iPray: Understanding the Relationship Between Design and Use in Catholic and Islamic Mobile Prayer Applications
Author(s)Bellar, Wendi R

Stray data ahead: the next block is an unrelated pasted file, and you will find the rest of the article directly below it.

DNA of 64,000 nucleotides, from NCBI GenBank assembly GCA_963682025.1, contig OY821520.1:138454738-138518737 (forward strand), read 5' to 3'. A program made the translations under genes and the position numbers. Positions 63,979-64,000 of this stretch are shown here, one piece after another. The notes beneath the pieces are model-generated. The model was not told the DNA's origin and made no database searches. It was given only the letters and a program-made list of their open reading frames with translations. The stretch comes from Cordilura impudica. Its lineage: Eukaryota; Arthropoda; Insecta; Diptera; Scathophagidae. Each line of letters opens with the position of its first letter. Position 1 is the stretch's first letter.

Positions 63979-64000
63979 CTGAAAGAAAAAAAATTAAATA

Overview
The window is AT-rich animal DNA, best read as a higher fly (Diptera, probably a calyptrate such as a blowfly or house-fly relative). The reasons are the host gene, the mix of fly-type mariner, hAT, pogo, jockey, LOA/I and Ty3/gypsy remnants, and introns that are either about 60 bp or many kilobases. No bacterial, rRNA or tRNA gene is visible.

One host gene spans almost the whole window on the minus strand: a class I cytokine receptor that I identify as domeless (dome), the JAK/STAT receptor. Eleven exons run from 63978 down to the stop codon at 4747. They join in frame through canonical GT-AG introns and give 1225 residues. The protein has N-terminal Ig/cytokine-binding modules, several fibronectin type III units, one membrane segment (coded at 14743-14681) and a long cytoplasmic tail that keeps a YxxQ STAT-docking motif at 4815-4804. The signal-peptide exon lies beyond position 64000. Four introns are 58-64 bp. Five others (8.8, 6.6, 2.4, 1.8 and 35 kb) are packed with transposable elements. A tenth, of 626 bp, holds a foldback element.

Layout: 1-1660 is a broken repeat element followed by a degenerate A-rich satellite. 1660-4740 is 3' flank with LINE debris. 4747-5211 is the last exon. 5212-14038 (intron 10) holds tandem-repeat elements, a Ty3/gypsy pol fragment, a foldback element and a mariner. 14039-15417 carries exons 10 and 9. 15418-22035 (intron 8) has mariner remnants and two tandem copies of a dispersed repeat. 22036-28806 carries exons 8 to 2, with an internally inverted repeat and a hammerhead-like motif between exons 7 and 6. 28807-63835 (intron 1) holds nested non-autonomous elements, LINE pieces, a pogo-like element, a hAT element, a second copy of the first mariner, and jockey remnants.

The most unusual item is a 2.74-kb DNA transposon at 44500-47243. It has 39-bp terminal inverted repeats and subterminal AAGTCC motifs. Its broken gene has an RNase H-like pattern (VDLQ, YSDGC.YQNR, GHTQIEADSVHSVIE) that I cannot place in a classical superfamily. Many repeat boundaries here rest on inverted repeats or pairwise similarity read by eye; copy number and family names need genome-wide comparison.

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AbstractThis dissertation examines the relationship between religious mobile app design and use in Catholic and Islamic contexts. Understanding this relationship is important because it provides a clearer picture of how mobile technology is being integrated into social life, how religious practices are evolving as they are engaged in new technological environments, and how different technological and religious affordances create a mobile space for religious practice. This dissertation uses two methods to examine both design and use of Catholic and Islamic prayer applications. First, 65 Catholic and Islamic prayer app descriptions and the apps themselves were textually analyzed to identify and explain what technological and religious affordances were present, and how those affordances were combined in different ways to create three main approaches to prayer app design. Second, a Catholic prayer app and an Islamic prayer app were chosen for an app user test, which revealed data about how participants were engaging and understanding prayer apps at the time of app use. Key findings from the textual analysis phase of the dissertation include: developers? use of traditional religious authority, such as pastors or imams, and algorithmic authority within app descriptions to justify the authenticity of their apps; a list that identifies and explains what technological and religious affordances were present within the apps themselves; and how developers combined these affordances that reflected a translation design approach, a mobile environment design approach, and a multi-purpose religious app design approach. Key findings from the user-testing phase of the dissertation include: an engagement with technological and religious affordances that are indicative of the translation design approach; the importance of reminders and alert features to provide a way for users to micro coordinate their religious lives; a lack of engagement with features that provide users a way to share prayer app content; and a negotiated and complex framing of app use for religious practice.